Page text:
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Weather messaging, air quality and how they may impact transit ridership

Study explores possible effects of weather news on commuter decisions

FrontRunner trains move people in Salt Lake City on Tuesday, Sept. 1, 2020.
FrontRunner trains move people in Salt Lake City on Tuesday, Sept. 1, 2020.
Scott G Winterton, Deseret News

SALT LAKE CITY — A new probe by the University of Utah looked at media messaging on weather and air quality and how much words and phrases like windy, freezing or “bad air” might play into a person’s choice to take public transportation.

It is too preliminary to say if media coverage has a direct impact on ridership with the Utah Transit Authority, but researchers involved in the study say it is worth further exploration to determine if there is a way messaging and weather news could be effective tools to boost more transit trips.

A TRAX light-rail train pulls into the North Temple Bridge/Guadalupe Station in Salt Lake City as a cyclist rides past on Tuesday, Sept. 1, 2020.
A TRAX light-rail train pulls into the North Temple Bridge/Guadalupe Station in Salt Lake City as a cyclist rides past on Tuesday, Sept. 1, 2020.
Scott G Winterton, Deseret News

The study period was from 2014 through 2016 and researchers scanned 40 local media outlets for words related to weather and air quality, including “cloudy,” the state’s color-coded air quality system that refers to “red air days,” and pollution-related phrases such as ozone or fine particulate matter.

They then looked at ridership on UTA’s trio of transportation modes: FrontRunner, TRAX and its fleet of buses the day after the media coverage.

“We wanted to ask if there are any additional factors that would encourage or discourage ridership,” said study author Daniel Mendoza, a research assistant professor in the university’s Department of Atmospheric Sciences and visiting assistant professor in the Department of City and Metropolitan Planning.

The research also tapped surveys of Utah residents that included their reasons for using transit or not.

“We were surprised at some of the responses,” said study author Tabitha Benney, an associate professor in the university’s Department of Political Science, “and that led me to pursue asking questions about what matters in terms of what could be in the media or how it could be influencing people.”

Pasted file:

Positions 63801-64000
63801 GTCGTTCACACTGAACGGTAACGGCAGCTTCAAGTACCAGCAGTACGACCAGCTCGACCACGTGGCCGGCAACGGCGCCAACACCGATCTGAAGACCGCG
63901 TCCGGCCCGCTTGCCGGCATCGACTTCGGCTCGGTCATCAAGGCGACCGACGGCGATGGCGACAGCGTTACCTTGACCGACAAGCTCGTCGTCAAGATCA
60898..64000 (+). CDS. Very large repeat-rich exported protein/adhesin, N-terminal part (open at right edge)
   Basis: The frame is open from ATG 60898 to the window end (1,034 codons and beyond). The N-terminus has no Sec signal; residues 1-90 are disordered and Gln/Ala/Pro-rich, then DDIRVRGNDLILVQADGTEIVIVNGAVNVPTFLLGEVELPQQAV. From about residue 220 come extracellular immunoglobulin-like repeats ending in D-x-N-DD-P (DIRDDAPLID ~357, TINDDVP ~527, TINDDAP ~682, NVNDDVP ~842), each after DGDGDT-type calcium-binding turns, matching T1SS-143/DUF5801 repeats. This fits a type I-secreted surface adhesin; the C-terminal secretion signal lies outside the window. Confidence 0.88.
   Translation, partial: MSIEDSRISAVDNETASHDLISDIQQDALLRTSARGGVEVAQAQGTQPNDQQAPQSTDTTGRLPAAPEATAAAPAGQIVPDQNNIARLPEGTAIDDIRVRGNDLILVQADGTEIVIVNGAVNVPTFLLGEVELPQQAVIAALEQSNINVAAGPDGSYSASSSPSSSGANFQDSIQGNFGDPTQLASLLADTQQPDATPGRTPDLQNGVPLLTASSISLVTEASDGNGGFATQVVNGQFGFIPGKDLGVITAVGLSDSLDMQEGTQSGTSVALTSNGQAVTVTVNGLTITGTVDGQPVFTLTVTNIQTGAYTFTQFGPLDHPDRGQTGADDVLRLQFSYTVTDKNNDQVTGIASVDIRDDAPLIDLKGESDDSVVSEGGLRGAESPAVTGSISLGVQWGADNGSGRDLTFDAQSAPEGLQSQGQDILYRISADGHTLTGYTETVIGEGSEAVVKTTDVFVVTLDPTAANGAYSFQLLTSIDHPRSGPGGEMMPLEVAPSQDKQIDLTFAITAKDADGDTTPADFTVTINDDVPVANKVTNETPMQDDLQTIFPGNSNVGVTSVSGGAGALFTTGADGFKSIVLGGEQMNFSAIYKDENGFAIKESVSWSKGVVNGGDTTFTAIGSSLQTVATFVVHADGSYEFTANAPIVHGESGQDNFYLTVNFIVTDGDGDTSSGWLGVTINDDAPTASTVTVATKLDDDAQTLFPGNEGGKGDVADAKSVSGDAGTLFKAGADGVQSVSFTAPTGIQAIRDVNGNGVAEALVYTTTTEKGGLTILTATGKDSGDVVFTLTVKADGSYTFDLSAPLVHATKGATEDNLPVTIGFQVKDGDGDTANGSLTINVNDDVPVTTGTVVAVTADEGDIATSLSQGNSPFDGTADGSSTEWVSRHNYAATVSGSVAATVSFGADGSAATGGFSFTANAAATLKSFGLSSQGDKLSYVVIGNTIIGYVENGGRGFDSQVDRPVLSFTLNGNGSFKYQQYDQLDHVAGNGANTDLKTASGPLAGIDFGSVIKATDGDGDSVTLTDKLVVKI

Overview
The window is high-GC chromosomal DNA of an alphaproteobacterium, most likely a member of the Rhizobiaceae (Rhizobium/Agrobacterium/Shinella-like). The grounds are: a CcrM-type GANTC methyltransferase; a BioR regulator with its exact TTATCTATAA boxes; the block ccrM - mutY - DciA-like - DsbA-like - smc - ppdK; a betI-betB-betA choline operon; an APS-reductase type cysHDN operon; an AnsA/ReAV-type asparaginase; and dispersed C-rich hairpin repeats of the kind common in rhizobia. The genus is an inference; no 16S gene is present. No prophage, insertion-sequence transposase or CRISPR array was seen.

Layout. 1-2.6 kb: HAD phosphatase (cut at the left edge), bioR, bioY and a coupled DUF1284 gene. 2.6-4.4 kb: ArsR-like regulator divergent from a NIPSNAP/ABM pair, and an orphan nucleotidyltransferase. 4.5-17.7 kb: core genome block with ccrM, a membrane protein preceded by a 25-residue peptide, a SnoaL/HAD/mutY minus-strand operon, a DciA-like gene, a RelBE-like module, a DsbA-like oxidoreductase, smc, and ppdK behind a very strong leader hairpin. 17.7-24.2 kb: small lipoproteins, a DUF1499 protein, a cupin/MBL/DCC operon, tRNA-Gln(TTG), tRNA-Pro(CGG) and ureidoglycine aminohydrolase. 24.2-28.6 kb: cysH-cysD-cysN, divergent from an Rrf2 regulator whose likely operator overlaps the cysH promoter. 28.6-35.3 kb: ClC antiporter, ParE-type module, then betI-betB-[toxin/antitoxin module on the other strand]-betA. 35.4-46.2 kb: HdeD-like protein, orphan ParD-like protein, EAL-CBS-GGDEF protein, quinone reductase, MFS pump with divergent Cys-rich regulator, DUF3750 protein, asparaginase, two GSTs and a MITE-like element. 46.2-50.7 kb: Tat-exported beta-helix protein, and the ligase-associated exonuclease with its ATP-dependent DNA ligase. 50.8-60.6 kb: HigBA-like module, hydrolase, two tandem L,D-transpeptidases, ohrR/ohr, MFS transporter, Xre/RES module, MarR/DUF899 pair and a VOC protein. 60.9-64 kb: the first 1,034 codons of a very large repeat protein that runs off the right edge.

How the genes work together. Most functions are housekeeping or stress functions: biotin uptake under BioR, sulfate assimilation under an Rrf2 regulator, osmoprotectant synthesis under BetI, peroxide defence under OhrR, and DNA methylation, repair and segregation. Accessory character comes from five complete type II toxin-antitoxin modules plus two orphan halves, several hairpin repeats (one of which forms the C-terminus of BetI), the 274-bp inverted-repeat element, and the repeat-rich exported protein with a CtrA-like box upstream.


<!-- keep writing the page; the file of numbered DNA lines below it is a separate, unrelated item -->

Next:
One curious takeaway from the study is that UTA ridership actually declined the day after media reports of bad air quality or inversions.

Mendoza believes that could be because people who take transit for discretionary reasons — such as to go shopping or to some entertainment event — opt to stay home to avoid poor air quality and the cold temperatures that accompany an inversion.

“If I don’t have to go to the store or the movies or to work, then I can just say I am going to skip it today,” Mendoza said.

While reports of bad air quality reduced ridership to some degree, researchers found no change in ridership patterns when media reported good air quality.

In the review of ridership, Mendoza said they found very little variability on FrontRunner when it comes to weather patterns or air quality condition.

The researchers suspect that is due to ridership that is largely “non-discretionary,” made up of commuters traveling long distances for work that can’t be skipped.

More variability in ridership was found in UTA’s bus system when it came to weather.

“We suspect it may have a relationship with how safe people feel,” Mendoza said.

TRAX and FrontRunner stations have weather shelters to help minimize impacts from the elements.

“Riders can be protected from the wind, rain and snow and be shaded in the summer as well,” Mendoza said.

But more than half the bus stops — because there are so many — lack a shelter or even a bench, he added.

“On a mild day if you miss a connection and have to wait for another 20 minutes for the next bus, it is probably not the end of the world. Now imagine if it was pouring rain.”

Elderly people, people with disabilities or parents with small children will find it difficult, if not impossible, to navigate through bank of snow to get on board a bus, he added.

“I had to kick through a snow bank and I am able bodied. It was difficult,” Mendoza said, describing a winter public transit experience.

Researchers want to take the findings of this study, which was published in Vehicles, and pursue how messaging can be most effective for getting people out of their cars and into public transportation — especially in advance of an inversion settling in.

“We can predict an inversion, before it gets to a red day, even seven days out,” Mendoza said. “Once the lid closes, any particle of pollution you put in is going to remain there and be stagnant.”

So the very first day when the lid closes and the valley has trapped air is when people need to take action, he added.

Mendoza and other co-authors Martin Buchert and Jon Lin hope to take a deeper look at which populations have the potential to “change the needle” when it comes to transit ridership and cutting air pollution.

“It is very preliminary, but we think a huge amount of this has to do with income and geography,” Mendoza said.